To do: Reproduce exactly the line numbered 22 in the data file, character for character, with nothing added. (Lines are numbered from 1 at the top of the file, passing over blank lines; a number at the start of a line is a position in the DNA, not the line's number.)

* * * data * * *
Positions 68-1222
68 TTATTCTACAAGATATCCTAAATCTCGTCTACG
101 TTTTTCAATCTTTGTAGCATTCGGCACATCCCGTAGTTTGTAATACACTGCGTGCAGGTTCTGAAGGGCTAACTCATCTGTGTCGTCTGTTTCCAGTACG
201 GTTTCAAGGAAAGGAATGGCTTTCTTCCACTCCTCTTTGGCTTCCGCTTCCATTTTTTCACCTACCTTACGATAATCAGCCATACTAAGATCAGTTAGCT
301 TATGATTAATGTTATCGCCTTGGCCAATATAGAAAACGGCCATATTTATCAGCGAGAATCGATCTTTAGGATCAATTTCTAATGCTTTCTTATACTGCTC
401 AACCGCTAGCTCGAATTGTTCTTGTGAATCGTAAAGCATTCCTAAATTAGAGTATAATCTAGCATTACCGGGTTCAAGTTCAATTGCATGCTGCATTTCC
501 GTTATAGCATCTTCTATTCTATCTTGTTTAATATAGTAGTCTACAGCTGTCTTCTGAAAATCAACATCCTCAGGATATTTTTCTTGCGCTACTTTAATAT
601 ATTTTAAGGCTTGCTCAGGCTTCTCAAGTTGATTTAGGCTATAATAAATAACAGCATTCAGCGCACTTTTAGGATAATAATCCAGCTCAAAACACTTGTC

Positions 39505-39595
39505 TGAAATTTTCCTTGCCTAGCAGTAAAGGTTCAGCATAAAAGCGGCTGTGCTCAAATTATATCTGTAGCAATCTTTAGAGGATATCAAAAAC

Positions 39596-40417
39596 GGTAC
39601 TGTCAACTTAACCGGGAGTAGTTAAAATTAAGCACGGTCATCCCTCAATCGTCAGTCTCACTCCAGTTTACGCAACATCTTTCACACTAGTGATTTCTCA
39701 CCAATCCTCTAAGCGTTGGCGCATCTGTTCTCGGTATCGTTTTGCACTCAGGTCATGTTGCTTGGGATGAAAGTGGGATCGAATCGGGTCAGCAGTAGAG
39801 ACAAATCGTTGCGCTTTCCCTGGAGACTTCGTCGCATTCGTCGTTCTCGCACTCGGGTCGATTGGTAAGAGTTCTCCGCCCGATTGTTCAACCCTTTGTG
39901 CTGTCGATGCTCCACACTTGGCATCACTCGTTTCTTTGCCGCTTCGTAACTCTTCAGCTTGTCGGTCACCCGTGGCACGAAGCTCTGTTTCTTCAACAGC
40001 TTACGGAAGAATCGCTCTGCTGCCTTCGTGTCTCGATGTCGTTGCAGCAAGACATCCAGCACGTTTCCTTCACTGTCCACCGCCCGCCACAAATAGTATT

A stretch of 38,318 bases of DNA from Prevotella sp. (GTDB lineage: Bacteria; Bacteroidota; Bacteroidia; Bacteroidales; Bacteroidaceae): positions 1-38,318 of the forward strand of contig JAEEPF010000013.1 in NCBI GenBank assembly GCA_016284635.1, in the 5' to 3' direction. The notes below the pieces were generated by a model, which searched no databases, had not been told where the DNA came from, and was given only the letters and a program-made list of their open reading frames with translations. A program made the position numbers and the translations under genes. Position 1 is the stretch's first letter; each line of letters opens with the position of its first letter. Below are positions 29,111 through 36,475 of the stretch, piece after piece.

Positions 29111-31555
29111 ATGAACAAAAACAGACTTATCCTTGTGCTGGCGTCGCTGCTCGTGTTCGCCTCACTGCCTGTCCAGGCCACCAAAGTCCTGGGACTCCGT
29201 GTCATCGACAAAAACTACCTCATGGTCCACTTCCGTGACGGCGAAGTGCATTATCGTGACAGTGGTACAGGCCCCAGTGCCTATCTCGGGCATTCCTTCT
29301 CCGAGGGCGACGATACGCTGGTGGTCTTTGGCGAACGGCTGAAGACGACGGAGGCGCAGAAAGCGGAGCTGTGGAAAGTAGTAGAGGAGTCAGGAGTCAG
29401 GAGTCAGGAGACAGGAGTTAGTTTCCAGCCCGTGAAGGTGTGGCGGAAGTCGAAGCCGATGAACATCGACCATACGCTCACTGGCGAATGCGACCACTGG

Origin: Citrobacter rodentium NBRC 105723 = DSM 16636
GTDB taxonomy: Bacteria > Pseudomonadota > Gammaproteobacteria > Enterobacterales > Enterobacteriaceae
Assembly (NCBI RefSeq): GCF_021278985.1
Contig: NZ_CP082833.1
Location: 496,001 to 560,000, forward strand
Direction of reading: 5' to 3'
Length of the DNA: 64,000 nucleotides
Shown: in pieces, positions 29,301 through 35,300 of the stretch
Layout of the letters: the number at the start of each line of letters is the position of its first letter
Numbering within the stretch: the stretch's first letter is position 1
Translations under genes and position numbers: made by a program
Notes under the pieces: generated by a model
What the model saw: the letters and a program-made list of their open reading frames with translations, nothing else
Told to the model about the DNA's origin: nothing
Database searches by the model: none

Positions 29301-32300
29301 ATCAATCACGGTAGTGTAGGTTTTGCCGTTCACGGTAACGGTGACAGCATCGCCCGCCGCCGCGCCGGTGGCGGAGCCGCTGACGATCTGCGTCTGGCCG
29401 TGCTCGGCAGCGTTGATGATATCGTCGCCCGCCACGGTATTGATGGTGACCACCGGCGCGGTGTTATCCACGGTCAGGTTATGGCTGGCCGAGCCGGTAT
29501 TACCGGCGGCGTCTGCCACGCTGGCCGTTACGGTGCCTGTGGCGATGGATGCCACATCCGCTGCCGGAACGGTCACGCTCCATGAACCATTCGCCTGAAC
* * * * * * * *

29301 CCGAGGGCGACGATACGCTGGTGGTCTTTGGCGAACGGCTGAAGACGACGGAGGCGCAGAAAGCGGAGCTGTGGAAAGTAGTAGAGGAGTCAGGAGTCAG